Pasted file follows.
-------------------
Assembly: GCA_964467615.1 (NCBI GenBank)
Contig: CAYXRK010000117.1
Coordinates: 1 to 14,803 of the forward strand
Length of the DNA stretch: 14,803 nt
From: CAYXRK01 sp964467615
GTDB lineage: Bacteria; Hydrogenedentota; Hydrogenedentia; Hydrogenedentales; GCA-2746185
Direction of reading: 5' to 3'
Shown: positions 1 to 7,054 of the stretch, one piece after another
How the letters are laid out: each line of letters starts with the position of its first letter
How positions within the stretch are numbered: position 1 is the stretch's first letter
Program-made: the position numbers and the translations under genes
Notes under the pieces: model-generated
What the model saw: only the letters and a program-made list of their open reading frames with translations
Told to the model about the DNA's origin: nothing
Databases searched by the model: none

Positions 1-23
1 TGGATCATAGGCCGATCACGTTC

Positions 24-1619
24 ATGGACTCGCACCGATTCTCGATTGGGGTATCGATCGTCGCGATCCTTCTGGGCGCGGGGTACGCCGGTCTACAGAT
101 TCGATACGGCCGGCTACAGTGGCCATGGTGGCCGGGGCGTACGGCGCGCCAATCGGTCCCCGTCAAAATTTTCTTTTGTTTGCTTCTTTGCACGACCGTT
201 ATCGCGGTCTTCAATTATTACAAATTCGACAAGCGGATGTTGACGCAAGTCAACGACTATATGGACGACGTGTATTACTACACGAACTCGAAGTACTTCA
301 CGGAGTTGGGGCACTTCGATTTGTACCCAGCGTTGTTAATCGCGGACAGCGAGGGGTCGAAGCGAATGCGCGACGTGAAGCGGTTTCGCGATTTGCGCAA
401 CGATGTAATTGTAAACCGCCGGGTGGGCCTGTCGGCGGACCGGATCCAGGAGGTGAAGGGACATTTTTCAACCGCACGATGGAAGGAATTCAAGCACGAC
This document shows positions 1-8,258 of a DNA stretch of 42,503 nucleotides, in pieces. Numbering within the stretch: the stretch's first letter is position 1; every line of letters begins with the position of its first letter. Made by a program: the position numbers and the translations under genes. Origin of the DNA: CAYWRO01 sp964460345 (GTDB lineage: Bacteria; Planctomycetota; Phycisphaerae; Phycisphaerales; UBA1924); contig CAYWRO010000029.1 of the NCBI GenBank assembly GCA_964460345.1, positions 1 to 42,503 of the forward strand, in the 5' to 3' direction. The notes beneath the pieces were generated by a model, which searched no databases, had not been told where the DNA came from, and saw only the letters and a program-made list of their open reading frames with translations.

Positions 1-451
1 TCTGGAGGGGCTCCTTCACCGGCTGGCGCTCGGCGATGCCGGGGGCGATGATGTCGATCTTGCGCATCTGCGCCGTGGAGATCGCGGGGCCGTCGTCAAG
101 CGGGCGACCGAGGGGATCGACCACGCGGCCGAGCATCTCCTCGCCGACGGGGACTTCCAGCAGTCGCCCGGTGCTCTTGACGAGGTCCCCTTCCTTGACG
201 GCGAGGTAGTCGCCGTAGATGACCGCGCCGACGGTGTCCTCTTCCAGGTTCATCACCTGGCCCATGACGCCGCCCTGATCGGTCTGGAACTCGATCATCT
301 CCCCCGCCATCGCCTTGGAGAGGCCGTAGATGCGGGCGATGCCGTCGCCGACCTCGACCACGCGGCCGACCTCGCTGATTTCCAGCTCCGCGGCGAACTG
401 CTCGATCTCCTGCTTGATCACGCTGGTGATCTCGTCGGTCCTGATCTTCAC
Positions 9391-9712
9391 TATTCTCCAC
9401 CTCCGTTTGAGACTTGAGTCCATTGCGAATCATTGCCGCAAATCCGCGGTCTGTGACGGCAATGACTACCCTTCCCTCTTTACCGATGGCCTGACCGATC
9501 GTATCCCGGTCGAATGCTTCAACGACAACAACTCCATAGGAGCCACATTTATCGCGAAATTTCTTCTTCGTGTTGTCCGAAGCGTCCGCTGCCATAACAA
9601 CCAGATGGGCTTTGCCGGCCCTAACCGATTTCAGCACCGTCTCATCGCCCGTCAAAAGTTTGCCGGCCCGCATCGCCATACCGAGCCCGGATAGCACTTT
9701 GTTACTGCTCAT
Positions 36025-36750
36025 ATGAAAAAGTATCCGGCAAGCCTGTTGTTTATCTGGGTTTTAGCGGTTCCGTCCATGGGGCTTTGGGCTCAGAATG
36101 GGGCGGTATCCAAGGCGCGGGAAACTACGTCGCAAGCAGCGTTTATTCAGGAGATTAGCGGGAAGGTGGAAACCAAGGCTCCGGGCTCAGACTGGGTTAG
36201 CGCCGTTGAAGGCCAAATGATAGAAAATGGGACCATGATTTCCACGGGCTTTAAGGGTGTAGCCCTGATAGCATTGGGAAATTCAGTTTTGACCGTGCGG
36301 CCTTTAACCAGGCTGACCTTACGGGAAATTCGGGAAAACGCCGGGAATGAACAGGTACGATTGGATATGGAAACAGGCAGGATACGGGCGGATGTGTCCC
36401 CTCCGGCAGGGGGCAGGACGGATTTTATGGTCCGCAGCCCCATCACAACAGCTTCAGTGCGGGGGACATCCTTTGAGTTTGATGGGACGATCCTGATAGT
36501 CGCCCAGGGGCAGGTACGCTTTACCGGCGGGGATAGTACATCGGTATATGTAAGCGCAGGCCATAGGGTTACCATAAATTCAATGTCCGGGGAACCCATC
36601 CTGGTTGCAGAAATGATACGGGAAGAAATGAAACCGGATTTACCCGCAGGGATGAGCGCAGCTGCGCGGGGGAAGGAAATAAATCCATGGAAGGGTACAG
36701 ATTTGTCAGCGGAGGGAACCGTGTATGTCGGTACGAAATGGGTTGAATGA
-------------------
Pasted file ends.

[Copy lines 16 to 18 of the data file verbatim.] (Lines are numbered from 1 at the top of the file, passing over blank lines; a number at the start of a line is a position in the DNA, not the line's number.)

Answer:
Positions 1-23
1 TGGATCATAGGCCGATCACGTTC

Positions 24-1619